I suspect some of you will have concerns about some of these removals. Don’t panic! This article is already too long, and I’m running out of time to write more, but I am confident once I explain the why, how, and wheretofore of these changes, you will agree they are good and sensible. If there are specific things you would like me to write about first, please let me know via the comments below.
> XNA 3.1 didn't complain when there were missing items.
3.1 just passed this through to the driver, which depending on hardware might return 0s, or NaNs, or might crash, or lockup, etc. This situation resulted in undefined behavior, which happened to work out ok on your particular card+driver, but would have caused compat issues if you tried to ship this code to customers with different hardware.
No, there isn't a way to tell shaders that data is optional. If a shader uses an input, the caller must provide that input. In 4.0 we check that you are doing this right, so you can be sure that your code will work reliably on different machines.
The error message should tell you which specific vertex channel is missing, so you can either add thsi to your model data, or change your shader to not require it.
I was using hashtable in 3.1 but in 4.0 for wp7 its not there ... can u suggest me an alternative ...
> I was using hashtable in 3.1 but in 4.0 for wp7 its not there ... can u suggest me an alternative ...
I'm also getting the InvalidOperationException "The current vertex declaration does not include all the elements".. I'm not sure how to tell which channel its referring to. It doesn't say more than that. I'm getting the exception when I'm binding a VertexBuffer of type VertexPositionColorTexture. TexturesEnabled is true, VertexColorEnabled is true, the Texture is set to a normal Texture2D which is loaded fine. I also ran the EffectsPass (just a count of 1 of them in the list) prior. All 3 matrices set.
Kyle: this is on Windows Phone, right? Try running your game on Windows, that'll give a more detailed error message.
for some questions you couldnt see answers on xna 4.0 try davidtblogs.wordpress.com
uhm one thing i noticed is Compiled effect class is missing but its not all in any place telling its missing
hmm i had a couple of shaders in strings and prebuilt it in engine that way i dont have to keep adding the effects in every project i make
soo question is without the compiled effect class how can i compile strings and put them in effects?
Opelion: Game Studio 4.0 effect compilation is handled by the Content Pipeline. You can do that in Visual Studio, or automate it using MSBuild, or call into the EffectProcessor directly from your own code, but this functionality requires the Content Pipeline so is not available on computers that do not have Game Studio installed.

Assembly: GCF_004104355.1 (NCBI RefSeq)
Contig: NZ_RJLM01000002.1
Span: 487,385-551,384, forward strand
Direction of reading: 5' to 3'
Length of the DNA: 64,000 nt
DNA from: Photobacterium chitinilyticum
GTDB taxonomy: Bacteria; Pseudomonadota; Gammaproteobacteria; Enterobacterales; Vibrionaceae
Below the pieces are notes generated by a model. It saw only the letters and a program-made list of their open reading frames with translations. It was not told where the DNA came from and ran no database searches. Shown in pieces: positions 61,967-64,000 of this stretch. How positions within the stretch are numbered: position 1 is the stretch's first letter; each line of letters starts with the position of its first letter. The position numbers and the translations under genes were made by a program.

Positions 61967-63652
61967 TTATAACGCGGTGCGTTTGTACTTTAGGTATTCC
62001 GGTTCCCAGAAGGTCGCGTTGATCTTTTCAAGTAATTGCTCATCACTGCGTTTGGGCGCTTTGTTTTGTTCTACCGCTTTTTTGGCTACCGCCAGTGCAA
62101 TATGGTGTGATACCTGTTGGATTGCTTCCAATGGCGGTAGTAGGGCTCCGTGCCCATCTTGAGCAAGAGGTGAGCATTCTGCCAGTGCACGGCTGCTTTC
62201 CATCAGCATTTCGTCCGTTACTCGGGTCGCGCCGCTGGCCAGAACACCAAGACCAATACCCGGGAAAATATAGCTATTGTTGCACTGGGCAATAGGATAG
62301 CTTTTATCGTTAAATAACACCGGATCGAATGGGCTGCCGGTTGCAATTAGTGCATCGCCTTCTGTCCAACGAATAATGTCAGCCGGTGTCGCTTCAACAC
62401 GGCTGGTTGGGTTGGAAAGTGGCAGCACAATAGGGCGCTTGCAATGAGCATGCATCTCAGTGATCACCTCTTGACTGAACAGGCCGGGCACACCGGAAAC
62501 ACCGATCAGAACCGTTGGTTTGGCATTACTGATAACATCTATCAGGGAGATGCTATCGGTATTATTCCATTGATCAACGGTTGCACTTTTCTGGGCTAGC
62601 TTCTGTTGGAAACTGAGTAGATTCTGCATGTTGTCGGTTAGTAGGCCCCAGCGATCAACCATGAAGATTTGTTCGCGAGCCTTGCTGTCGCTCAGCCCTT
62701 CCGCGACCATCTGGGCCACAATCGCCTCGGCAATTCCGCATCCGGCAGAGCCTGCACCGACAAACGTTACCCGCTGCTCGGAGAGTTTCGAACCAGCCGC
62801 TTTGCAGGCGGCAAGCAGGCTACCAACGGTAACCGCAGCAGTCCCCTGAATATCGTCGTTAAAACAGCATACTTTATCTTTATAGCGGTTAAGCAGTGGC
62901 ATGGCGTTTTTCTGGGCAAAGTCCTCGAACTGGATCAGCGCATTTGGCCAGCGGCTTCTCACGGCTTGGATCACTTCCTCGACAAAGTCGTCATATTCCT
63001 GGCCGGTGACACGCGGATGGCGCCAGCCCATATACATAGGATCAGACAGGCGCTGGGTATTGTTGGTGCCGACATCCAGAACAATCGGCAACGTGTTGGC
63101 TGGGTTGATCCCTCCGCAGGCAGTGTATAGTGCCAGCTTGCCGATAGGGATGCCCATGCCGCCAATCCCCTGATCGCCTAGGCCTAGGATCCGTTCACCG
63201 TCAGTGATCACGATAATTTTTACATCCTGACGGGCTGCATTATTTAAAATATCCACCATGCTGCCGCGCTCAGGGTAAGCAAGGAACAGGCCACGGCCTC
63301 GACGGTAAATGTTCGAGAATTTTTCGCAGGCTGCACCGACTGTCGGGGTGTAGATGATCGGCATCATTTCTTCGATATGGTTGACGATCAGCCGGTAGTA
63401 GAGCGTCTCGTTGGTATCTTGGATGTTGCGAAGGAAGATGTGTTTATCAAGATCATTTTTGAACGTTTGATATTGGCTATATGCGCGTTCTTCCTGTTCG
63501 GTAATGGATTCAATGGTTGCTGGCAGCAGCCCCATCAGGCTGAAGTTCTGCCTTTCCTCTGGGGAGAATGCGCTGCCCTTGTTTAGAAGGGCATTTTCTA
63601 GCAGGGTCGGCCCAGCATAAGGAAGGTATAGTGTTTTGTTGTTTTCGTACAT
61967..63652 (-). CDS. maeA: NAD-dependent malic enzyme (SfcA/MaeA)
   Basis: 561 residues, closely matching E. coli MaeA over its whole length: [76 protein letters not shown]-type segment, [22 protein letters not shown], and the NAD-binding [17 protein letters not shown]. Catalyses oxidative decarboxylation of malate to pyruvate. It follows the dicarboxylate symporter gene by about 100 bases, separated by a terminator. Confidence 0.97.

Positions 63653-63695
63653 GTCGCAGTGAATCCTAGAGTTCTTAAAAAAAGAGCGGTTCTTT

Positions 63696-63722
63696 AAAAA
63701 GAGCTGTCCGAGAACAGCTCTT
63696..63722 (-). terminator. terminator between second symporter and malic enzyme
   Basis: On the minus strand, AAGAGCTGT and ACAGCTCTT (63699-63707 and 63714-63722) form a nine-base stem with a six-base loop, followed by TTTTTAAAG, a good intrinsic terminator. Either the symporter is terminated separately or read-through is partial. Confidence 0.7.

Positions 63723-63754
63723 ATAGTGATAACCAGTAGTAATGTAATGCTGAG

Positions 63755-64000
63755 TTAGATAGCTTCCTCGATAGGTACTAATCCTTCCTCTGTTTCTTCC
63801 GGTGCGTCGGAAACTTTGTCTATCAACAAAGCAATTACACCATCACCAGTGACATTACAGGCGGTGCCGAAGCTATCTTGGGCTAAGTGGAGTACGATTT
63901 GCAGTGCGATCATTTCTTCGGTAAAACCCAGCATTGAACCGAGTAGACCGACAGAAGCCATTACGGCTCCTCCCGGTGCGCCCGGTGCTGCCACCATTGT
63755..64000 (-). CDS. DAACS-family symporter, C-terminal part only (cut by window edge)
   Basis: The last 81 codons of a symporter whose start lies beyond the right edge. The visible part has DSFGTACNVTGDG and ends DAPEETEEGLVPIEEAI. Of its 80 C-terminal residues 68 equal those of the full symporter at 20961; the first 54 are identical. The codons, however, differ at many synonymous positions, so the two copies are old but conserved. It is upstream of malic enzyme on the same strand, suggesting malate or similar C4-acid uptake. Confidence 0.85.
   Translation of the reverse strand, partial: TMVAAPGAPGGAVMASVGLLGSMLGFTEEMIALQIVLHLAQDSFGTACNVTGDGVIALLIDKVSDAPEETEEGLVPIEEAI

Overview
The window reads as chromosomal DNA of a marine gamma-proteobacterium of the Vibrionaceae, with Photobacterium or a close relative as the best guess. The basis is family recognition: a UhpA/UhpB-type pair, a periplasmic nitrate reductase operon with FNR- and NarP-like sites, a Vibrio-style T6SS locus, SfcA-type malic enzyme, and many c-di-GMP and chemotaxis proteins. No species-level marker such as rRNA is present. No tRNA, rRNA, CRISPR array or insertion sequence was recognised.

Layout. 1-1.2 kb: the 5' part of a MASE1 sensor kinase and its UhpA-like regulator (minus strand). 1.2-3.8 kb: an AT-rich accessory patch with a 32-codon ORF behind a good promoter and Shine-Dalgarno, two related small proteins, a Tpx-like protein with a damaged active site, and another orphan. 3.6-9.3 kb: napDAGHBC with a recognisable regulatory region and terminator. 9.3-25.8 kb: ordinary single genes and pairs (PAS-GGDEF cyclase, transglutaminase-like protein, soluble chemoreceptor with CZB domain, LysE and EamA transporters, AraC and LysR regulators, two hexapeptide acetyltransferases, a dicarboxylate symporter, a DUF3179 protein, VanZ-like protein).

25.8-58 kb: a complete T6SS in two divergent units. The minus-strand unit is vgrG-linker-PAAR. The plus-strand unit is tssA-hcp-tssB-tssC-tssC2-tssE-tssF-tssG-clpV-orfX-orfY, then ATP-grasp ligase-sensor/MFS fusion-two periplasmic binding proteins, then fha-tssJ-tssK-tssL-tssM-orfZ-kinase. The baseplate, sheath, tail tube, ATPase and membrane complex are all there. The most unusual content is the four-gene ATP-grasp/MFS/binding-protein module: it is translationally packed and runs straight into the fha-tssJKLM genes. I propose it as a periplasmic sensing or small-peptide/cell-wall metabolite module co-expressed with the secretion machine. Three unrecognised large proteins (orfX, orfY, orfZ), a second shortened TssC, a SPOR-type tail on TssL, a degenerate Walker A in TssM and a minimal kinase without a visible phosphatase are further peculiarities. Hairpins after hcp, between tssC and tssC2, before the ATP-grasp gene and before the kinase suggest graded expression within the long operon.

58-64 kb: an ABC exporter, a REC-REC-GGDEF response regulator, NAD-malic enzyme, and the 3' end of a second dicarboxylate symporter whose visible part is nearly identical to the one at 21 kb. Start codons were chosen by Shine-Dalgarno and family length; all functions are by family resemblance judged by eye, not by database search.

hmm so not even the run time of XNA 4.0?
1. Keep up the good work and the good community support
2. Did you post the article/blog which should give detailed answers to the questions above yet? If so, can you post a link to it here?
"No, there isn't a way to tell shaders that data is optional. If a shader uses an input, the caller must provide that input. In 4.0 we check that you are doing this right, so you can be sure that your code will work reliably on different machines."
According to this MSDN article, the shader will simply init values that are not within the stream to 0's.
From Writing HLSL Shaders in Direct3D 9 (msdn.microsoft.com/.../bb944006(v=VS.85).aspx):
"The input structure identifies the data from the vertex buffer that will provide the shader inputs. This shader maps the data from the position, normal, and blendweight elements of the vertex buffer into vertex shader registers. The input data type does not have to exactly match the vertex declaration data type. If it doesn't exactly match, the vertex data will automatically be converted into the HLSL's data type when it is written into the shader registers. For instance, if the normal data were defined to be of type UINT by the application, it would be converted into a float3 when read by the shader.
If the data in the vertex stream contains fewer components than the corresponding shader data type, the missing components will be initialized to 0 (except for w, which is initialized to 1)."
LotusXP: that article is talking about missing components /within/ a data channel, for instance if you provide a float3 position but the shader asks for float4 data. That behavior is well defined as described in the MSDN article.
But this is not the same thing as the shader asking for a data channel that is not present in the vertex data at all, for instance trying to use a texture coordinate when no such value is available. This latter situation is undefined behavior. On some systems you will get zeros, on others random values, and some machines will crash or hang. Really not something you ever want to be doing!